Cognitive ability and political preferences in Denmark
Open Quantitative Sociology & Political Science , Feb. 22, 2017, ISSN: 2446-3868
Multiple studies have reported positive relationships between cognitive ability and preferences for freedom, both at the personal level (e.g. drug use) and the economic (e.g. smaller government). To add to this, we investigated the relationships between cognitive ability and multi-dimensional political preferences in a Danish general population sample (n = 333, n = 259 after quality control). Respondents answered 10 questions pertaining to specific social issues, 10 questions pertaining to specific economic issues, as well as taking 4 cognitive items. They had previously taken a 5-item cognitive test (ICAR5), and been asked to rate themselves on social liberalism and economic liberalism. We documented a general factor of social liberalism across the questions on social issues, and a general factor of economic liberalism across the questions on economic issues. Self-assessed social liberalism had a small positive correlation with measured social liberalism (r = .13), while self-assessed economic liberalism had a moderate positive correlation with measured economic liberalism (r = .49). These findings were in line with our predictions. Contrary to our predictions, however, social liberalism and economic liberalism had a weak positive correlation (r = .07; 95% CI = [–.06, .19]) and cognitive ability was only weakly related to both social liberalism (r = .14; 95% CI = .02, .26]) and economic liberalism (r = .07; 95% CI = [–.05, .19]). Corrected for measurement error, the correlations were .23 and .10, respectively.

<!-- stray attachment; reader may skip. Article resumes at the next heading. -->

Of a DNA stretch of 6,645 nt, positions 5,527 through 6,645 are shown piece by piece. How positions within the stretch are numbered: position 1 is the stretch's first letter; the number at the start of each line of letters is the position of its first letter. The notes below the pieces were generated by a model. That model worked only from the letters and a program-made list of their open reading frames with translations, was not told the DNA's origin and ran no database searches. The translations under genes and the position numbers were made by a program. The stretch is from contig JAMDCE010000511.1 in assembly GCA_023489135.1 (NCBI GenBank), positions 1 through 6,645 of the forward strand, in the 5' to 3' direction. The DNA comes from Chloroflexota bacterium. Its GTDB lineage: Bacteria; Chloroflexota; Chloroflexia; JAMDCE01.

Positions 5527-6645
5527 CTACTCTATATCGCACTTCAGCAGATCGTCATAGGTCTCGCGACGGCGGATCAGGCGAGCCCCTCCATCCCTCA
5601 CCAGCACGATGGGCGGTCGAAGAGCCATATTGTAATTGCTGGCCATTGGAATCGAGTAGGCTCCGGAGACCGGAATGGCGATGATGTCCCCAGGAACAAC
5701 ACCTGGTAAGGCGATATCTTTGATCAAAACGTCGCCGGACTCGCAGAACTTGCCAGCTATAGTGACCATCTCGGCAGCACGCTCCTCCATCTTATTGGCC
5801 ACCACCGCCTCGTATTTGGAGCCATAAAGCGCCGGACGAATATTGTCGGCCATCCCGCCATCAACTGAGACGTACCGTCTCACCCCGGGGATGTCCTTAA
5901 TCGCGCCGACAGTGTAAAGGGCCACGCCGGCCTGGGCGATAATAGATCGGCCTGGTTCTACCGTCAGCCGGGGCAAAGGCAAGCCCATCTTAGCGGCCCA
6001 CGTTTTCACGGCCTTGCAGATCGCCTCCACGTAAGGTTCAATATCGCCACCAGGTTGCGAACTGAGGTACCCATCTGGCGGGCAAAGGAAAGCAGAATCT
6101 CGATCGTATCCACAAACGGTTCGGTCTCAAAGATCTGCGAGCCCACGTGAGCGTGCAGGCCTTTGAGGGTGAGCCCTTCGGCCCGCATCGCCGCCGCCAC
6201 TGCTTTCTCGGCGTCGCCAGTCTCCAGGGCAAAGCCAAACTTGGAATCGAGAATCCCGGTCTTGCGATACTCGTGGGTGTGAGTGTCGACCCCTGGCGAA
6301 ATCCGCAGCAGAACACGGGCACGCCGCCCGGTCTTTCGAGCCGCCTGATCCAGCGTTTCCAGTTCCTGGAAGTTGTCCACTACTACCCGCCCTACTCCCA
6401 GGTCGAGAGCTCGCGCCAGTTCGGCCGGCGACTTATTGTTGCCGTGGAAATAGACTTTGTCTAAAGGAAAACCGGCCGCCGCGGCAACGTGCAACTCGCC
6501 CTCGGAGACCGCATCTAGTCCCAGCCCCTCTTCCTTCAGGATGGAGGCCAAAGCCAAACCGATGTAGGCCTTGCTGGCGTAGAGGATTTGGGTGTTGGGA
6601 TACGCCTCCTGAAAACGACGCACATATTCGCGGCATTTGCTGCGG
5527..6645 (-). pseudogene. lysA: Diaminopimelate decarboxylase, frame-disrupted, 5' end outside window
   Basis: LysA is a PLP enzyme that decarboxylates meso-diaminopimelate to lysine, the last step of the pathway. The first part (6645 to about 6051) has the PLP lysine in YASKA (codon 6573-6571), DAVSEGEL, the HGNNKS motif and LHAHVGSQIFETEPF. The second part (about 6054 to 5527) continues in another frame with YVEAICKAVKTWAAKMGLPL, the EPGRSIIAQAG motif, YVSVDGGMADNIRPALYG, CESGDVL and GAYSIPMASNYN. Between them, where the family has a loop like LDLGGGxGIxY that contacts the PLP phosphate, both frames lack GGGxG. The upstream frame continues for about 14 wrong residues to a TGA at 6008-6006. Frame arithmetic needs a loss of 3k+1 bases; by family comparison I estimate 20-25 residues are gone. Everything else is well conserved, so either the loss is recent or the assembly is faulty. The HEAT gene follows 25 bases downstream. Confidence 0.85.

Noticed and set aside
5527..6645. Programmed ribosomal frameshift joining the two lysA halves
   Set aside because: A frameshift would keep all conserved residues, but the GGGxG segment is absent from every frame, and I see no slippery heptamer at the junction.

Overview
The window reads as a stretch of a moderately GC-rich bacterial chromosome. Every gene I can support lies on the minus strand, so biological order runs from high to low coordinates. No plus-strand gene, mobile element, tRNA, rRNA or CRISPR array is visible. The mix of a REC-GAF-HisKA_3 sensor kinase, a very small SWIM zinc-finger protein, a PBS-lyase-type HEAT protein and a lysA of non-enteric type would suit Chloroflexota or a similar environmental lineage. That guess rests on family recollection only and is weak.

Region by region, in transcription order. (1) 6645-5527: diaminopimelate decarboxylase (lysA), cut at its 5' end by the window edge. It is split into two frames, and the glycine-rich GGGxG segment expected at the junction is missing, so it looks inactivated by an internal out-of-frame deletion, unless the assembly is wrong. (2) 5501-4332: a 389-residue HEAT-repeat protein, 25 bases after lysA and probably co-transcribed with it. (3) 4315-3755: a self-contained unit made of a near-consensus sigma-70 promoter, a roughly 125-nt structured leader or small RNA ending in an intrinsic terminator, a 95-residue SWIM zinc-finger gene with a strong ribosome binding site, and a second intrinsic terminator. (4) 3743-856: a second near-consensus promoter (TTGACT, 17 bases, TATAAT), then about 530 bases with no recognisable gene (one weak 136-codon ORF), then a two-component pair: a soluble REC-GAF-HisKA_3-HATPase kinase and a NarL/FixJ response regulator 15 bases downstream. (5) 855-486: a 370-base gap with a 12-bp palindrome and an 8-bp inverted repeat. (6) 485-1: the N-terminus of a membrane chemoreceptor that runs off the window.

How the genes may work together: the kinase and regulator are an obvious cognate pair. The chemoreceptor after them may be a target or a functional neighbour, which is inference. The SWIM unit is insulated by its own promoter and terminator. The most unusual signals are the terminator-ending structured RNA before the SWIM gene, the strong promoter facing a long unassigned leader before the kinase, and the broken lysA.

The study was preregistered.